Bikes on BART FAQ


Frequently Asked Questions about Bikes on BART

It is the responsibility of riders taking their bikes on BART to be familiar with BART’s Bike Rules.  Violation of the bike rules are subject to citation under CA Vehicle Code Sec. 21113 and Sec. 42001.

1. Why doesn’t BART designate one car just for bicycles?
Because BART trains stop for only 15 to 30 seconds at almost all stops, attempting to load and unload all bicycles in one car will likely cause delays.  BART’s strategy is to disperse cyclists along the length of the train allowing multiple bikes to enter and exit simultaneously—utilizing up to 18 doors rather than just two (since bikes are not allowed in the first car, a 10 car train has 18 doors on 9 cars for bicyclists to use).

It is also not possible to create a special bike car (by removing most of the seats) and have it consistently arrive in a predictable position on the platform.  BART couples and uncouples trains several times a day often running shorter trains in the mid-day to minimize wear and tear and save energy.  This process is influenced by variations in ridership demand, special events and vehicle maintenance cycles.  Because of the variability and complexity of the process, it is not practical to have to have a bike car in a consistent location on each train.

For many passengers getting a seat is strong personal preference.  Removing upwards of 60 seats from every train means at the end of the day that thousands of passengers who would have liked a seat will not get one.  A significant portion of BART's riders during peak commute periods are people traveling more than 20 minutes one-way so seats are valued.

Lastly, BART does not have the option to simply add more cars because platforms fit a maximum of 10 cars and all BART cars that are not in maintenance are already in service each weekday commute period.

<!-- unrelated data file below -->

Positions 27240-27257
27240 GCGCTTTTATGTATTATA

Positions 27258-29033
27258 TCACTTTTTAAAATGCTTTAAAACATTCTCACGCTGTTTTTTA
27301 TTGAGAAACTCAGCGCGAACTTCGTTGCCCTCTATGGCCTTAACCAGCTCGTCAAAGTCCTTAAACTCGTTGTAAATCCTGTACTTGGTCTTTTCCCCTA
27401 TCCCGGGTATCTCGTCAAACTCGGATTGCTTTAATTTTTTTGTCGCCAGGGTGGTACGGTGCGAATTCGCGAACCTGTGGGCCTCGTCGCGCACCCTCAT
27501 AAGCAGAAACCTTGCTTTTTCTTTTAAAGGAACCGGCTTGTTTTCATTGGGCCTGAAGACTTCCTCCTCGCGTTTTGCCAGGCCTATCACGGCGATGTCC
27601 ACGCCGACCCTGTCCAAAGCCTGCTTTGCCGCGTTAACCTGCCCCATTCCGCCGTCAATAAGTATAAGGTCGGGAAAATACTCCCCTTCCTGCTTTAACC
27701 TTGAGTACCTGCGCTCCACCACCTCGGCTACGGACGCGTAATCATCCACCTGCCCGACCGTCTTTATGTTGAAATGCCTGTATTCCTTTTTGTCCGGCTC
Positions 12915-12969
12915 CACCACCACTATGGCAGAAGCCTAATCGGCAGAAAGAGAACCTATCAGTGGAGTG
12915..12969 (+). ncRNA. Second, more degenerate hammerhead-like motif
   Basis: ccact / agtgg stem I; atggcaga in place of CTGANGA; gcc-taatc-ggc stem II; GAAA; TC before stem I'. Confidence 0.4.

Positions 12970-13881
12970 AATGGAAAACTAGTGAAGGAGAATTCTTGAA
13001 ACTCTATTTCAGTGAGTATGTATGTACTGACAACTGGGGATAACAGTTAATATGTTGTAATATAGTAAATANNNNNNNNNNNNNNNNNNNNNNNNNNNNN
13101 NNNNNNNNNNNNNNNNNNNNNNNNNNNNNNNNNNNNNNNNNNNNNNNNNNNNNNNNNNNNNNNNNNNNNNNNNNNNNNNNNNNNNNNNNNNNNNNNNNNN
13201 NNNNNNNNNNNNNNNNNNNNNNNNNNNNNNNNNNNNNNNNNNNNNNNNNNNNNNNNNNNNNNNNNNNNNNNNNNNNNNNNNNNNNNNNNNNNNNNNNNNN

2. Why does the designated bike car work on Caltrain?
There are significant differences between BART and Caltrain that allow for a dedicated bike car to work on Caltrain and not on BART:
• Stopping times are much longer on Caltrain—typically 1-2 minutes rather than 20-30 seconds on BART.  The longer stops give cyclists the time to enter, exit and organize bikes while the train is stationary without delaying departure.
• Caltrain does not disassemble trains so the two bike cars are always in fixed, predictable positions at the northern end of each train and the second car from the engine.
• A conductor is on each bike car to monitor the number of bikes and restrict them when capacity is reached.
• There are some seats in the bike cars, so that passengers can watch their bikes to guard against theft.

3. Is it true that folding bikes are allowed on all BART trains?
Yes, folding bikes are allowed on all trains.  During the restricted periods when full size bikes are not allowed on trains, folding bikes must be folded on the platform and in the paid area of some stations (see Bike Rules for details).

4. Why doesn’t BART consider vertical bike racks on the trains?